The talks where very interesting including thinking like a physicist, Things with lasers like supper cooling through optical molasses, some quantum theory, special relativity along with my personal favourite the dark energy and dark matter surrounding us along with a handful of questions for each.

Not only was it detailed plus insightful along with it being well explained. It also gave me a very nice chance to fill in some of the questions I had about university’s and giving me more reasons to go to university as well as giving me concentration for Durham as from what I saw the facility’s on sight where very nice and well maintained with everyone there being a pleasure to meet. 

It was also nice change to go outside London and see the less crowded parts of the UK with its greenery along with the fact that still had a lot of its history like the cathedral, cobbled roads and old houses. I would like to say thank you to the Ogden Trust an​d Durham university.

Brian Morris

UCL School Physicist of the Year

On thursday 30th June I was lucky enough to be invited to UCL for the 2016 School Physicist of the Year awards.  It was a truly delightful evening, with the UCL building looking grand in early evening sunlight.  The undergrads explained the project they were showing at the Royal Societies summer exhibition and there was a half-hour talk by Jon Butterworth, which was the best on particle physics I have ever heard.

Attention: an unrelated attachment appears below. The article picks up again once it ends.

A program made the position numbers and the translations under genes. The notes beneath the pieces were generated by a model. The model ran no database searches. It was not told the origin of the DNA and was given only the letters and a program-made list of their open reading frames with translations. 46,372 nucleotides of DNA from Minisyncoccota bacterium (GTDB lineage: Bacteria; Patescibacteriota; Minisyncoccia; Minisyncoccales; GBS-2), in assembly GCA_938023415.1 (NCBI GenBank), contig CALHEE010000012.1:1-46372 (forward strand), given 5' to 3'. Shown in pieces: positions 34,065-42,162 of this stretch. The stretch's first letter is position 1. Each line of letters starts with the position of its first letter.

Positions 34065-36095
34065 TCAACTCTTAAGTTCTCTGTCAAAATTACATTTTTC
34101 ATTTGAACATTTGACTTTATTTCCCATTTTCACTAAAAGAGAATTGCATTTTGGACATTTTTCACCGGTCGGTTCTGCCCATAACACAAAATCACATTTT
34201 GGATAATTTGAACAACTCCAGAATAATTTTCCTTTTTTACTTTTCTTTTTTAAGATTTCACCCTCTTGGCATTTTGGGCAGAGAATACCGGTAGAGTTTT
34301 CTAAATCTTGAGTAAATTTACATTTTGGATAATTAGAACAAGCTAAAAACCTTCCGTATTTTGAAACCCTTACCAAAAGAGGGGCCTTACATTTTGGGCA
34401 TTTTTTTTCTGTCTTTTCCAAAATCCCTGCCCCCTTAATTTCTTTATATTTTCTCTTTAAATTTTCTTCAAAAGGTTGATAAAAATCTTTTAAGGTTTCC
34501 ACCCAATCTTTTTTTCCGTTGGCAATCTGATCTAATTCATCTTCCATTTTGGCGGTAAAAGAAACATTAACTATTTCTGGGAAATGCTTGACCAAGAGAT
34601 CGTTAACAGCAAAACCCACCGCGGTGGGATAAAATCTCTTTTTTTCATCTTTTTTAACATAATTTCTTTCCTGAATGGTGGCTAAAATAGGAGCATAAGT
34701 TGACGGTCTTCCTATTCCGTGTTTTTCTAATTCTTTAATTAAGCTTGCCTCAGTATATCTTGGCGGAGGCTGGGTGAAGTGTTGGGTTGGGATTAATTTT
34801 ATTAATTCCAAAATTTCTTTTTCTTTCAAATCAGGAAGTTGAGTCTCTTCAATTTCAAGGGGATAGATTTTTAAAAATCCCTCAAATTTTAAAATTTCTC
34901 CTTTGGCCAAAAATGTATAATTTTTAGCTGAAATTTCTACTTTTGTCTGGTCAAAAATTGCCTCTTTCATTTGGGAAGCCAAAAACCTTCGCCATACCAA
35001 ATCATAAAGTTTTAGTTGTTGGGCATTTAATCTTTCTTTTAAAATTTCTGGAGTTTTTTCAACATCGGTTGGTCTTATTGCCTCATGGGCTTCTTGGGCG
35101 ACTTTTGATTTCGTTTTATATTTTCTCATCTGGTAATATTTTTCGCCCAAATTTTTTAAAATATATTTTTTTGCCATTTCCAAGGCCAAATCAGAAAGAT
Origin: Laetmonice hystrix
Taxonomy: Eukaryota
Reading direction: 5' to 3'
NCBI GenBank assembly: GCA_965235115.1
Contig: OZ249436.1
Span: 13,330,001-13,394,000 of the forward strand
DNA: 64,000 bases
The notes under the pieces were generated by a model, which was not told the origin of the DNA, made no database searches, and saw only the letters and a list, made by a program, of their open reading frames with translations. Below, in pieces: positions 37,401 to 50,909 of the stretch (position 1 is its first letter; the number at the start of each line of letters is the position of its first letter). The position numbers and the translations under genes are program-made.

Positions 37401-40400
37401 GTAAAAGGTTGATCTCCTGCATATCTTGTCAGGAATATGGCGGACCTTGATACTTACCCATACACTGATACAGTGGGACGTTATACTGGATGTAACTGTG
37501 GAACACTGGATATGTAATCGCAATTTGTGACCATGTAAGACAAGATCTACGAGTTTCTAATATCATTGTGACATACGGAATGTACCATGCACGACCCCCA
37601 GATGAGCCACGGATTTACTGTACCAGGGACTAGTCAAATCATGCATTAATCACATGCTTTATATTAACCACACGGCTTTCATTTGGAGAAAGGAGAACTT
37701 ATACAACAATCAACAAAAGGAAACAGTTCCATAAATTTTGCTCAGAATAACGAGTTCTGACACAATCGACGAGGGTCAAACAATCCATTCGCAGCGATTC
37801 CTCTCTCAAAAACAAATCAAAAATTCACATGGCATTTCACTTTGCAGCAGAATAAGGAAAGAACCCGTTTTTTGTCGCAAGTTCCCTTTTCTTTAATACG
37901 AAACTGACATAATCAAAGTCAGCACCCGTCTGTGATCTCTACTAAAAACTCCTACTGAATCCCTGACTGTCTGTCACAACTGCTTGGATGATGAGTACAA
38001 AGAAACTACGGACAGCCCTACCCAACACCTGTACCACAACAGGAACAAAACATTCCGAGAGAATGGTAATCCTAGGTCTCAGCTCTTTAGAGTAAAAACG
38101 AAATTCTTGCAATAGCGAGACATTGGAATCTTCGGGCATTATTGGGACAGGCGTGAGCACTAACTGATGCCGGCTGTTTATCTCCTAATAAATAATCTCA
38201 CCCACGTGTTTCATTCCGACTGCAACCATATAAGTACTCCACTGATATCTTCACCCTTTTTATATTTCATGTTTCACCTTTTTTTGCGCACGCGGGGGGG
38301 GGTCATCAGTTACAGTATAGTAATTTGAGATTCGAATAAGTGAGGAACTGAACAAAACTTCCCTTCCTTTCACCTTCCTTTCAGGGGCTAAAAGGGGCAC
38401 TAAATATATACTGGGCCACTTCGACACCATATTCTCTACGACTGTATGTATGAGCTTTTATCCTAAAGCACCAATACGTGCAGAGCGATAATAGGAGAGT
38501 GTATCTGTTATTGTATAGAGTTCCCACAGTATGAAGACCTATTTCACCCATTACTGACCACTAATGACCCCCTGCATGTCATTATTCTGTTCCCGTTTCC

However, the stars of the show were the students Rabia Turemis (Y12) and Done Kahyalar (Y10) from APS.  Both attended with their families and were awarded 'School Physicist of the Year' along with students from Latymer School, Highgate School, Channing School and Edmonton County School.  The comments below were written by their teachers and were read out as the students collected their certificate and goody bag containing Smashing Physics by Jon Butterworth.  The year 10s also received Thing Explainer by Randall Monroe, whilst the year 12s were gifted What if, also by Randall Monroe.  I am sure the students will enjoy them and it will encourage them to ask more questions and think about how they explain physics concepts to others.  Many contratulations to Rabia and Done!

ucl rabia